At this point, panna cotta and I are in a fight…a big one, and currently, I’m holding a big grudge.  We’ll have to talk it over at some point but I think right now I need some space!  GEEZ!

So I now request your help once again…or I’m going to start email-stalking Bittman himself until he discovers the error of my ways!

Help!

Minted English Pea & Lemony Feta Crostini


I love me some summer, and all the light fresh summer dishes that appear at potlucks and barbecues this time of year.  However, I have a confession.  I have a love-hate relationship with peas.  Mushy green things were a common side on my plate growing up and I remember many a night when I sat at the table long after everyone else had finished…and all I had to do was eat 3 more bites of peas.  Gross!  Then I grew up (a little) and met fresh english peas…treated with the respect that such a pretty and perfectly petite vegetable deserved.  I loved them.  I convinced myself that they were two entirely different things that shared no common traits.  I’m still wary of pea dishes and always approach them with suspicion.  This little dish is shockingly simple but more than the sum of its parts.

Minted English Pea & Lemony Feta Crostini

Ingredients:

English peas, shelled
Feta (about 8 oz.)
1-2 tbsp.’s of ½ & ½ or milk
Fresh mint
Juice and zest of 1 lemon
Salt and pepper to taste
1 Baguette or crostini toasts
Sea salt for finishing

Start by blanching the peas in heavily salted boiling water for no more than 2-3 minutes.  Before you toss the peas into the pot, prepare a bowl of ice water and place it in the sink.  When the time is up, remove the peas and pour into a colander and then immediately submerge them in the bowl of ice water.  This will shock those little peas and keep them from overcooking and it sets the bright, fresh green color.  Once they have completely cooled, go ahead and drain the peas.

Next, get the feta, drain it and place it in a medium size mixing bowl.  I used half of a 16 oz. package.  Using a fork, mush up the feta and slowly add the ½ & ½ or milk.  Mix it up until it is a nice consistency for spreading on toasts, err on the side of keeping it a little thicker than you think.  First zest the lemon and then slice in half and squeeze all the juice out into a bowl or measuring cup.  Add in a tbsp. of lemon juice, a tsp. of the lemon zest, a sprinkling of salt and a few grinds of fresh black pepper.  This is a taste-as-you-go-recipe…so keep tasting and adding ingredients as needed.  You want a creamy spreadable feta with a floral lemon notes from the zest and a bit of zing from the juice.  The black pepper can be a prominent flavor as well.

Let the spread chill in the fridge for a bit.  Now grab the cooled peas and throw them in a bowl.  Take 5-10 mint leaves and stack them on top of one another, starting on the long side, roll them up like they are a yoga mat and then slice them very thinly.  Poof!  Chiffonade!  Sprinkle the mint into the peas, add some salt and maybe just a touch of lemon juice.  We brought these over to a barbecue…so I packaged everything separately and built the crostini on location…no one likes a soggy crostini.  Oh…did I mention the crostini/toasts…yeah, make them.  (Slice baguette thinly, drizzle with olive oil, sprinkle with salt, lay in a single layer on a cookie sheet and then put in a 375º oven for 4-6 minutes – watch them carefully…you want them to dry out a bit and get just barely toasty, remove from oven, flip them over, repeat the drizzling and sprinkling and toss them back in the oven for another few minutes…maybe only 3 – cool completely and store in airtight bags.  Voilá…Crostini!)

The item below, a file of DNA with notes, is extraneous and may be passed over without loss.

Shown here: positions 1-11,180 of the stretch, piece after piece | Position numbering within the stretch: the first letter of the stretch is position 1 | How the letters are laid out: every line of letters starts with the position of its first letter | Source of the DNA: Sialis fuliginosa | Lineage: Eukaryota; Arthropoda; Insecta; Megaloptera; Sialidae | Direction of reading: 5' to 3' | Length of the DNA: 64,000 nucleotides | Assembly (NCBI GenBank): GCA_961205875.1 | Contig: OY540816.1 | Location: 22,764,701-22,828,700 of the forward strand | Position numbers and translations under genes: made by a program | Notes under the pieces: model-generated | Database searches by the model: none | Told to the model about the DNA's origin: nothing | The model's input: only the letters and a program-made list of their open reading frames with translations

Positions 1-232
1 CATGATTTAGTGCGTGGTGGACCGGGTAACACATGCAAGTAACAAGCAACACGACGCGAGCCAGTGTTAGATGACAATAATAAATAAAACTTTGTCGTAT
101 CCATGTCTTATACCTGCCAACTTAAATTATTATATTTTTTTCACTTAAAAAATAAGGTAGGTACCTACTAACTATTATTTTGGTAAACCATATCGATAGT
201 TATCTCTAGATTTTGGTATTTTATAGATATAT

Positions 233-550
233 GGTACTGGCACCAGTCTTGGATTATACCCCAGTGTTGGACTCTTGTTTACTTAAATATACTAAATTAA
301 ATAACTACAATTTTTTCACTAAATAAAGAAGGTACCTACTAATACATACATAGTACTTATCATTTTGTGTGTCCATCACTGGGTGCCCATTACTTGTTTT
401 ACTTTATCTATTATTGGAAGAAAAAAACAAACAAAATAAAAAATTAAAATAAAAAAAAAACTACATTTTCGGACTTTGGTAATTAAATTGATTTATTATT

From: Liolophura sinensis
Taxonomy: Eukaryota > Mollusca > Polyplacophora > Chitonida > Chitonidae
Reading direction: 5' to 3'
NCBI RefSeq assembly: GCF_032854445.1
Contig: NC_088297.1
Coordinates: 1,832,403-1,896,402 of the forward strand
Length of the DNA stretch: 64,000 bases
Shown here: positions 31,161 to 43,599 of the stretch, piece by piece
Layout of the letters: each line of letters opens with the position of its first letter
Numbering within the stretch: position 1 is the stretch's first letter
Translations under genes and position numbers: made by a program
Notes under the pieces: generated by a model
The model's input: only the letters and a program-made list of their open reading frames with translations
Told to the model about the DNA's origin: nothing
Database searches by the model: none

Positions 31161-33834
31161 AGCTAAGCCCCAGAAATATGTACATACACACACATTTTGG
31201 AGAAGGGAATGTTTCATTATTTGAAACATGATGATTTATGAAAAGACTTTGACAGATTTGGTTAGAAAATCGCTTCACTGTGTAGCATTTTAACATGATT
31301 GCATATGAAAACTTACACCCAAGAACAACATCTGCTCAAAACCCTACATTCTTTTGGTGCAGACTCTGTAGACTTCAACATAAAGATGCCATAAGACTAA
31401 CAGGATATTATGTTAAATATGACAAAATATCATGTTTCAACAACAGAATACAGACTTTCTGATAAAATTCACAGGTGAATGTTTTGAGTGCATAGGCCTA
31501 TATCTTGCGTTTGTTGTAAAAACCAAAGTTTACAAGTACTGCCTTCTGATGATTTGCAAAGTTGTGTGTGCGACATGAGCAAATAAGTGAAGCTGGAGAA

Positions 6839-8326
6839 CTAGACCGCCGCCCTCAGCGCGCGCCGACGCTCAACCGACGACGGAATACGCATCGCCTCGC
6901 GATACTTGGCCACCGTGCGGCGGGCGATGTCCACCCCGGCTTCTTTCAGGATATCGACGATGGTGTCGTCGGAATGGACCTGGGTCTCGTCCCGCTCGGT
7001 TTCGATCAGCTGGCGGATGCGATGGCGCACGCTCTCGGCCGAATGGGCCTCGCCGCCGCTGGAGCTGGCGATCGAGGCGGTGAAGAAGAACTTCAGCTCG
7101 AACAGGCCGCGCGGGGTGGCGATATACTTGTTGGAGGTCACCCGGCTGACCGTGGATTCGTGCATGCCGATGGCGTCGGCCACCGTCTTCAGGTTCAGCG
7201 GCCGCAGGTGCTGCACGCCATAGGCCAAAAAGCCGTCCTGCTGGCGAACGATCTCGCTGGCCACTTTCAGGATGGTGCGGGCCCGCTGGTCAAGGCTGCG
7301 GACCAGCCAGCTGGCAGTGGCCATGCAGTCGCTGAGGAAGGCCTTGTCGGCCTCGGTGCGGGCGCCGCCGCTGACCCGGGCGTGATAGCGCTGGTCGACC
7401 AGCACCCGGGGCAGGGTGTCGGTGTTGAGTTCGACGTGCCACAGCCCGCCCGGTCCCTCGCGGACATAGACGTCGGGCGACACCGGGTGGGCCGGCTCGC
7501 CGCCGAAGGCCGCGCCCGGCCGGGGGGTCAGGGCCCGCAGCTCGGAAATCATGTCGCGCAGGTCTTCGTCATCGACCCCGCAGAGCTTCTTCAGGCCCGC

Time to assemble the toasts:  spread on lovely layer of feta, place the peas over the top, add a little lemon zest, a little mint and finish with some flaky sea salt.

The other parts of this barbecue are SO worth mentioning…we grilled some white salmon that marinated in 3 mustards, tarragon, olive oil and a little vinegar. we’ve been lucky enough to cook some white king salmon once before!

It’s hard to make asparagus better than when it is lightly oiled and thrown on the grill!

This is Juno, the sweetest Doberman we’ve ever met…she makes our Cleo dog look like a miniature breed.  They are good friends and neither one of them minded when they got to nibble on a little of the cooked salmon skin!

We used some foil under the salmon as we could not bear the thought of losing even the slightest morsel to the slots on the grill.

We finished the salmon with more fresh tarragon and some fresh lemon.  And if you look really closely in the upper right hand corner of the photo…you’ll see some delicious sautéed fennel!  Unfortunately…no other photos are available of the complete dinner since I must have been on a trampoline when I took them – they were THAT blurry!

Sometimes, enjoying the meal with friends, while it is actually hot, is more important than getting the perfect shot!

Bon Appétit!

Meyer Lemon Limoncello!


Because who can say no lemons and alcohol?  I mean, really????

Back in late winter, we had more lemons than we could think of things to do with them.  Until some friends of ours, mentioned that they make their own limoncello, and that it was quite a simple process.

Remember all those lemons!

We used our microplane and grated the rind off of A LOT of lemons and then you put that in alcohol.  We went with vodka.  Next, you let it sit in a cool, dark place for a couple of months.  Yep, just let it sit there.  Give the jar a shake every so often, this helps distribute the essential oils from the peel and zest.

Last week, it had been a few more than a couple months…probably at least 6 months…I decided it was time.

The time had come to strain the peels out from the vodka.  A few recipes I looked at recommended using cheesecloth, I substituted a coffee filter and fine strainer which worked well.  In the meantime, I made a simple syrup – with equal parts water and sugar…and simmering until the sugar has dissolved.  Let the simple syrup cool completely.